From my junior year as an undergraduate I felt called to ministry. My mentor encouraged me to get some life experience before diving into seminary, so I ran a coffee shop where I went to college, Grand Rapids, for a couple of years before moving back to my Seattle hometown. As I considered different seminary options—thinking I’d need to move to Pasadena to attend Fuller—I met a local pastor, Randy Rowland, who was also an adjunct professor at Fuller Northwest. Randy asked me to pray about helping him start a church there in Seattle and attending Fuller Northwest at the same time. That opportunity cinched it for me.
My time at Fuller Northwest was richly formative for me spiritually and vocationally. What I most appreciated is that it was deeply practical. So much of what we discussed in my theology, church history, counseling, and other classes was relevant to my ministry context. Again and again professors asked us, What does this theology look like in your context? The questions we’re wrestling with, what will those mean for what you’re going to do tomorrow in your ministry? In systematic theology, even the exams posed practical issues: “Someone comes to you and asks, is Jesus the only way to God? What would you say to them? These are questions you will face in pastoral ministry.” And that has proven to be true.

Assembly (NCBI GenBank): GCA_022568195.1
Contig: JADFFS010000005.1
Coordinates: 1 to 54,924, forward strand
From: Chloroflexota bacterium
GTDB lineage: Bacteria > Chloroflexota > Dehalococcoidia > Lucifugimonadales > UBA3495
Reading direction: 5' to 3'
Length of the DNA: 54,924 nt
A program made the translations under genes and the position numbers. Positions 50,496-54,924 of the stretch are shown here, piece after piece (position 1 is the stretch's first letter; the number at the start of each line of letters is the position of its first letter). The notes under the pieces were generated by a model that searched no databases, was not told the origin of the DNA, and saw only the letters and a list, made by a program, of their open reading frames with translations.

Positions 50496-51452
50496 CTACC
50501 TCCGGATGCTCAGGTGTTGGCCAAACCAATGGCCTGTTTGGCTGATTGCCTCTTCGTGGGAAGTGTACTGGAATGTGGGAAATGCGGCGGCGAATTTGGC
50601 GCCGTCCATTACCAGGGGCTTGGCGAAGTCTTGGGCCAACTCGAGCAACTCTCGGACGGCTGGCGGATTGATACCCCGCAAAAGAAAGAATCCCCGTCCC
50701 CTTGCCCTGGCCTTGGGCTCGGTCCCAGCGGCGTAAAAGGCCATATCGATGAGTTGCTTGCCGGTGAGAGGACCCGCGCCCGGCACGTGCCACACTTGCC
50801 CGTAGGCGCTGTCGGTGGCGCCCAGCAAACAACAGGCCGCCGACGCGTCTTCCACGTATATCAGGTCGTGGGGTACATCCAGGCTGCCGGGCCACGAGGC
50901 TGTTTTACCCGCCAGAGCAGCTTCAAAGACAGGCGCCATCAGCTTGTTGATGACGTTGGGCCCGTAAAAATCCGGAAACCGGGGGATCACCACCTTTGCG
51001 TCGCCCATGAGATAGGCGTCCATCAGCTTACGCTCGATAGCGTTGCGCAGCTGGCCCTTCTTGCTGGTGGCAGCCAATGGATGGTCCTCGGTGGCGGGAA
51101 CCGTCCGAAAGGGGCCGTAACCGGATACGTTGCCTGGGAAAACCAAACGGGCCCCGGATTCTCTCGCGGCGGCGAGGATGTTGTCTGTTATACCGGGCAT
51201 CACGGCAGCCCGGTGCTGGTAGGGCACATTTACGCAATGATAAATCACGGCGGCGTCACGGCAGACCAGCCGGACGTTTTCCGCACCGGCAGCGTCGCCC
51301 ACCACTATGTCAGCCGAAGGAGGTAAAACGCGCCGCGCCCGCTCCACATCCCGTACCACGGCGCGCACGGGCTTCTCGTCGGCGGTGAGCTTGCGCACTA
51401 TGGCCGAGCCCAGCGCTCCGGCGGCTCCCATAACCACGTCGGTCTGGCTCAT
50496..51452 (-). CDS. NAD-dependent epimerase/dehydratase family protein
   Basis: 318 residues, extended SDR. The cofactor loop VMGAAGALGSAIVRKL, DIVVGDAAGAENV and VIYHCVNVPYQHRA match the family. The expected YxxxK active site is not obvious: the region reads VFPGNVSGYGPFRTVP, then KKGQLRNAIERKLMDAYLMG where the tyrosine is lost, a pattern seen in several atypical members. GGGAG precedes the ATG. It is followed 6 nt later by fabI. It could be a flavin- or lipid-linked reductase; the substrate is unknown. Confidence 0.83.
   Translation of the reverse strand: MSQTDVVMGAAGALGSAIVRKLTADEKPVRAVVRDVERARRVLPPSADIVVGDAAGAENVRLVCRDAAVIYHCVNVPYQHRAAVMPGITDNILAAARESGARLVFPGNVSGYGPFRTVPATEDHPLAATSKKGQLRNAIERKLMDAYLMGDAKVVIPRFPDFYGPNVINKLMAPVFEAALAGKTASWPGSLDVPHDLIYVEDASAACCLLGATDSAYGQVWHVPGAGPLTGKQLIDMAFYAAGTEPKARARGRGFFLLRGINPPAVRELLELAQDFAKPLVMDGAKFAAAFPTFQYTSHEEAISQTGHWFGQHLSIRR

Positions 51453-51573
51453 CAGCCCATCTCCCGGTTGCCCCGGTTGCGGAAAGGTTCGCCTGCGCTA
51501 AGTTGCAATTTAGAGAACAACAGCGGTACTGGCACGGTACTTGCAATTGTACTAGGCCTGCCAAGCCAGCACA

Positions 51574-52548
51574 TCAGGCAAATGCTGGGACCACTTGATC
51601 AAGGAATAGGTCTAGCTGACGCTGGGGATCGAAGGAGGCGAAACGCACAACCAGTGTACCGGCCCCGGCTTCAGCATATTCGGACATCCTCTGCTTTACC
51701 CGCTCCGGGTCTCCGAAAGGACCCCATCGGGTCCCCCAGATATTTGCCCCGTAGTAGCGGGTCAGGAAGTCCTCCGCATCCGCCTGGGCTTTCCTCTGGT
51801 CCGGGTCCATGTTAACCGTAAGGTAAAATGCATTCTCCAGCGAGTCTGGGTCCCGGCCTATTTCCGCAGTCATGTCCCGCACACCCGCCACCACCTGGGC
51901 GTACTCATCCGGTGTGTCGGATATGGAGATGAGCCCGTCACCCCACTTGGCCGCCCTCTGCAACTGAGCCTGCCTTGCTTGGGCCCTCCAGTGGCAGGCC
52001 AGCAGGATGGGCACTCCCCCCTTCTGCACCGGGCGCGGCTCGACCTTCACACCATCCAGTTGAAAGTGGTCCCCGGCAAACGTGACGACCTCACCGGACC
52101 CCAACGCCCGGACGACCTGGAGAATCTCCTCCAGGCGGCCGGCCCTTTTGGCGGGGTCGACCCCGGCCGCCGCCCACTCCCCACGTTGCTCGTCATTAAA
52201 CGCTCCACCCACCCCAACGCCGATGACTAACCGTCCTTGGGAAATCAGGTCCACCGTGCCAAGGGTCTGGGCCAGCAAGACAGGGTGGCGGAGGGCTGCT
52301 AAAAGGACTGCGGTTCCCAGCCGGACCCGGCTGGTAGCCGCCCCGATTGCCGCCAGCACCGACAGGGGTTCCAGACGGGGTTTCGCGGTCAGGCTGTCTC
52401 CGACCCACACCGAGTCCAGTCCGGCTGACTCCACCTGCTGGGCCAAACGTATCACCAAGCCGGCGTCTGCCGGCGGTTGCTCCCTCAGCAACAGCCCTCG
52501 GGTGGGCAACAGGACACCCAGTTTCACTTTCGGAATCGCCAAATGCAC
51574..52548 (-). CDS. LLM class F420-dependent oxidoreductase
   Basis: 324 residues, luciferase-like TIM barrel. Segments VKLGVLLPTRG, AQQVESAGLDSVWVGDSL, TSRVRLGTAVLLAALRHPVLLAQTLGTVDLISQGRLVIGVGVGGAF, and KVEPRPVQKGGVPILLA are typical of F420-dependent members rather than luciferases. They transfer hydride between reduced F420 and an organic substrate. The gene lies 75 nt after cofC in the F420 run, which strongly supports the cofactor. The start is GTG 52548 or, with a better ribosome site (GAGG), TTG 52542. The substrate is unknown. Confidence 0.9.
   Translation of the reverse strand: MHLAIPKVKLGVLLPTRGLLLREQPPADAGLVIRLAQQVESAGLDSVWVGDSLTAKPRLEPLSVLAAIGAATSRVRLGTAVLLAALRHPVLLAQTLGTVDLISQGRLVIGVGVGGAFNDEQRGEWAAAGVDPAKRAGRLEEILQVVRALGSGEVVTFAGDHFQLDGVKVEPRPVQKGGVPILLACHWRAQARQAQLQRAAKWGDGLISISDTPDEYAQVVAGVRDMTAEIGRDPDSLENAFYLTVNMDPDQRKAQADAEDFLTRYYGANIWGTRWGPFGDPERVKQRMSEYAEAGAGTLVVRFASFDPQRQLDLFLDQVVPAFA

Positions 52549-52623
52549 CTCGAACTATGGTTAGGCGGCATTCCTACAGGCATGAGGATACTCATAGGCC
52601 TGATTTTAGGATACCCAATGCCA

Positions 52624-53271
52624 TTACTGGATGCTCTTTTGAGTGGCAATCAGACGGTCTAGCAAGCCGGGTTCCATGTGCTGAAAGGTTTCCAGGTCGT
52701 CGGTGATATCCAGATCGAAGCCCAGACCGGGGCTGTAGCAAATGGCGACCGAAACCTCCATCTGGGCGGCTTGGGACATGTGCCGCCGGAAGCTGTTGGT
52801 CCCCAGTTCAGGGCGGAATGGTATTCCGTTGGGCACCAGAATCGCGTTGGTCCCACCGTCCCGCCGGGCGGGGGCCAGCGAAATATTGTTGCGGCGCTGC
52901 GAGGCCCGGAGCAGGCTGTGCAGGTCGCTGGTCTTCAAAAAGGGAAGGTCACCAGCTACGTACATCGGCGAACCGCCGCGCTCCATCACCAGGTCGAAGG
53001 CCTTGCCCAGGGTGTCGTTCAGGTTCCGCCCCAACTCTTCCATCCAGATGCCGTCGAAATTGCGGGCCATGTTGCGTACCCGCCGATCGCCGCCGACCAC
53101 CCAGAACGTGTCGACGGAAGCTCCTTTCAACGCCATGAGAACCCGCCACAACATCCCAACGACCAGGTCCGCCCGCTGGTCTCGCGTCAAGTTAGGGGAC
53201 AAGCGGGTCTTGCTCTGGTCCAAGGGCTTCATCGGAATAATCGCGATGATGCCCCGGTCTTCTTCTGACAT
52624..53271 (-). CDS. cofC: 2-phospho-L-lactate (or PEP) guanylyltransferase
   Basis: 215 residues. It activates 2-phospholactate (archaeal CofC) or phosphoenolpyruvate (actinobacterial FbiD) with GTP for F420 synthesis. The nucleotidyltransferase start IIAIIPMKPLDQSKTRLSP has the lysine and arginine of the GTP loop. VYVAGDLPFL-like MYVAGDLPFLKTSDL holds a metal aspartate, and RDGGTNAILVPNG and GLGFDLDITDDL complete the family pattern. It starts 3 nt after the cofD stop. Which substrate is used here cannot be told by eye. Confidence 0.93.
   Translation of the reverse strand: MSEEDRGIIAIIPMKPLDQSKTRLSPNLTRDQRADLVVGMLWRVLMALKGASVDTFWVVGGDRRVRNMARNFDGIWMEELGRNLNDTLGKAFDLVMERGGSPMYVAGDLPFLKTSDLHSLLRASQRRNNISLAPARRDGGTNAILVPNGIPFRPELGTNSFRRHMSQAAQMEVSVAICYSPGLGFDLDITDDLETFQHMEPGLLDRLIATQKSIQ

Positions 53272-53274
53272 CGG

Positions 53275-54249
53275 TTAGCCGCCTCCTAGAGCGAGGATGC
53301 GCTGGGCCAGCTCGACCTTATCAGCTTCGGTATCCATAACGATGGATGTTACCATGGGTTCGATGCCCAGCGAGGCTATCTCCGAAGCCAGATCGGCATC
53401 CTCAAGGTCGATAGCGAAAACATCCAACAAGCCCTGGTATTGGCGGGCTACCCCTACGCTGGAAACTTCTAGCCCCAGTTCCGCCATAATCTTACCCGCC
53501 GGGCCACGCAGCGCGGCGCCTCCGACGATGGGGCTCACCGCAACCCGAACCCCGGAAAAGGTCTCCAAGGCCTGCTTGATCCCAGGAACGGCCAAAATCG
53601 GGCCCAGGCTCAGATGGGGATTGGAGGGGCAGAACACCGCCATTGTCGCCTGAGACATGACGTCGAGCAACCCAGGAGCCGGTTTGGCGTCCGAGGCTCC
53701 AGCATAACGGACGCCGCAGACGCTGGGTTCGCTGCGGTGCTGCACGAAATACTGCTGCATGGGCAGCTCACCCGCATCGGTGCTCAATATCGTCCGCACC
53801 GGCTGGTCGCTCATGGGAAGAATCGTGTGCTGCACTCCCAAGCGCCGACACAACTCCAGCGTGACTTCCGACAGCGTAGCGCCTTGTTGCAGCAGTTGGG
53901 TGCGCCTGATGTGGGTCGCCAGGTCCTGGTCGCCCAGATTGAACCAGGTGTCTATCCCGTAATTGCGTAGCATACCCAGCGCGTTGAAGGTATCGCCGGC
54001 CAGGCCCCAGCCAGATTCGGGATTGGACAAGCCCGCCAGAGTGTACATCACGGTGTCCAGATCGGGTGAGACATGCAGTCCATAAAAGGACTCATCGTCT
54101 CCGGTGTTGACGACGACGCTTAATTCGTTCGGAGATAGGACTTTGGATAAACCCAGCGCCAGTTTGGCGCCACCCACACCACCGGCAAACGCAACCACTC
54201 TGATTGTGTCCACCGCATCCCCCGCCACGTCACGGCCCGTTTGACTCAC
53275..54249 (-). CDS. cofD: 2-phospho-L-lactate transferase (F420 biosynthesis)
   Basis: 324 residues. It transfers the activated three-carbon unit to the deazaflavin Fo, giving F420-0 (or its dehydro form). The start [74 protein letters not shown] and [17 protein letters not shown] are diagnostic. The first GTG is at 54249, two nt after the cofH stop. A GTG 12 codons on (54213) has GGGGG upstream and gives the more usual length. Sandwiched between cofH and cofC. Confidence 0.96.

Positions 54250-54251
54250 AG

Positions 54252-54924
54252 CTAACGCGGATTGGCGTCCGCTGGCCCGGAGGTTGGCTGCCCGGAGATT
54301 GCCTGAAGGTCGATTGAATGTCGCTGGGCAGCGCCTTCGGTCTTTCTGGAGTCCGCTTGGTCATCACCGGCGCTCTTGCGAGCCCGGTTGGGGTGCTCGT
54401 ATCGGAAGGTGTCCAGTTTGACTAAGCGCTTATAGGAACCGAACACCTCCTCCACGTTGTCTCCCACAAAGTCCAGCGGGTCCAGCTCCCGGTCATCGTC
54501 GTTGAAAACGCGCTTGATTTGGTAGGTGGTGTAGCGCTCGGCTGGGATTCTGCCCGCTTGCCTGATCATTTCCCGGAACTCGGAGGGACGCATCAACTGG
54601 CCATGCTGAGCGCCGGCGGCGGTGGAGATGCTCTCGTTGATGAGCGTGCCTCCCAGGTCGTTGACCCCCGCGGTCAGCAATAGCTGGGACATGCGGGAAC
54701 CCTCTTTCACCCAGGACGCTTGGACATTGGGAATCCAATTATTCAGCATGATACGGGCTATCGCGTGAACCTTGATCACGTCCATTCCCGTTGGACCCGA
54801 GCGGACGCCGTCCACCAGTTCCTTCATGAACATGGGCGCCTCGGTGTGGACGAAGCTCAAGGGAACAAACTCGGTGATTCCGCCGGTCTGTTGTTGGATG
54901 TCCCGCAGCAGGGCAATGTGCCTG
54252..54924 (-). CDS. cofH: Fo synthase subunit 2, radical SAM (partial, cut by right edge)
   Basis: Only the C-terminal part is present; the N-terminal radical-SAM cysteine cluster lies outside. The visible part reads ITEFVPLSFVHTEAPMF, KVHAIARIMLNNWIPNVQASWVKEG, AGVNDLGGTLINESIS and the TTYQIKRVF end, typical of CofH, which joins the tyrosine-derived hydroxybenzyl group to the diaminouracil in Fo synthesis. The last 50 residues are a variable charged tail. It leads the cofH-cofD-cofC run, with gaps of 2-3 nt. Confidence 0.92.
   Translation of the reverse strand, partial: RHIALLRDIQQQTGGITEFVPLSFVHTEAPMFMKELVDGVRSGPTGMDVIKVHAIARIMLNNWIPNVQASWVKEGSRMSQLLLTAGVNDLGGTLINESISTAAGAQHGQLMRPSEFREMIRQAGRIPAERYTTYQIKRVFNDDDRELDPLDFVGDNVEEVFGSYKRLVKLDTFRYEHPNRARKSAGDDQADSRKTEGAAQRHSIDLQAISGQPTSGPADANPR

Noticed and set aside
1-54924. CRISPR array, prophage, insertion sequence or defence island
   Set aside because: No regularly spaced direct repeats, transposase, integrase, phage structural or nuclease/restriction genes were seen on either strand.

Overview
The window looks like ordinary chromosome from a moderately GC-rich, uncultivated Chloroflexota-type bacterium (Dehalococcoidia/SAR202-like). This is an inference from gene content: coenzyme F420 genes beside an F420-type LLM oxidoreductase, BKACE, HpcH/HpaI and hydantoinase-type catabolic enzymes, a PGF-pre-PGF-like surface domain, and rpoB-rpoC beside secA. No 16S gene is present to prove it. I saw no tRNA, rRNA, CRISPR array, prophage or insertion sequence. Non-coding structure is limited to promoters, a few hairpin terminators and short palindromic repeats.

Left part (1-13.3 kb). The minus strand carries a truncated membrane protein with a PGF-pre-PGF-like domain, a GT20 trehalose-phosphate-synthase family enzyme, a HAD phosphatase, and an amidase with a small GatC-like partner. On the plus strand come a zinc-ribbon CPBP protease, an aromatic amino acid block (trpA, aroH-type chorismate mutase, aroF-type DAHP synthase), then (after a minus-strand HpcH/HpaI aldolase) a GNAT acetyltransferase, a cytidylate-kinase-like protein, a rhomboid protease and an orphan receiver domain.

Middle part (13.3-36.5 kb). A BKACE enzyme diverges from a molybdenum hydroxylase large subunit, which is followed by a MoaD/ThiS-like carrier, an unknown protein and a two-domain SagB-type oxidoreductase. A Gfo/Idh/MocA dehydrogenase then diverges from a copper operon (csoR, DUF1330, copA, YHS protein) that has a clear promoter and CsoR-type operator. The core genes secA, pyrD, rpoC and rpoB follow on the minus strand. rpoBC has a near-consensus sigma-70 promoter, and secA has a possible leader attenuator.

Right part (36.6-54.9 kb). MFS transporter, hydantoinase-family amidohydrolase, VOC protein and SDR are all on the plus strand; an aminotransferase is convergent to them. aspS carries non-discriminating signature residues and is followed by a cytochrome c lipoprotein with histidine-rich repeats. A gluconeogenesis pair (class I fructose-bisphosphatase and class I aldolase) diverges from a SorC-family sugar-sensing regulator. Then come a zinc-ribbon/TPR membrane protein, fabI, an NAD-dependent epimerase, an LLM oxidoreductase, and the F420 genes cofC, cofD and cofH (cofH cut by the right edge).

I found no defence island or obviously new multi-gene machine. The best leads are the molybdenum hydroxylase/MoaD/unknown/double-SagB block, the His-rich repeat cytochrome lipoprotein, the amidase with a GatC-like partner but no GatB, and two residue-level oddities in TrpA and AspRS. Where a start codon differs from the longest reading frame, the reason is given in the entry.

Being part of a cohort, having class with the same 15 to 20 people, was an amazing experience as well. Such a breadth of ethnicities, ages, backgrounds, denominations—there was someone right out of undergrad, someone in her 70s who wanted to be a chaplain, and everything in between. I learned so much from my colleagues.
My call to urban church planting was really honed at Fuller. Now I’m living in Manhattan, where we planted a church five years ago. There is so much brokenness here—rich and poor; young professionals consumed with work and partying—and also so much potential. If the gospel could get a foothold in New York, it could literally change the world. Those tough questions I wrestled with at Fuller, the lifelong learning practices, the ministry applications—it’s all serving me well right here, right now.
Explore the surprising diversity of resources available to you through Fuller’s 3 schools, 18 degree programs, and 16 centers and institutes—through the voices of students who have experienced them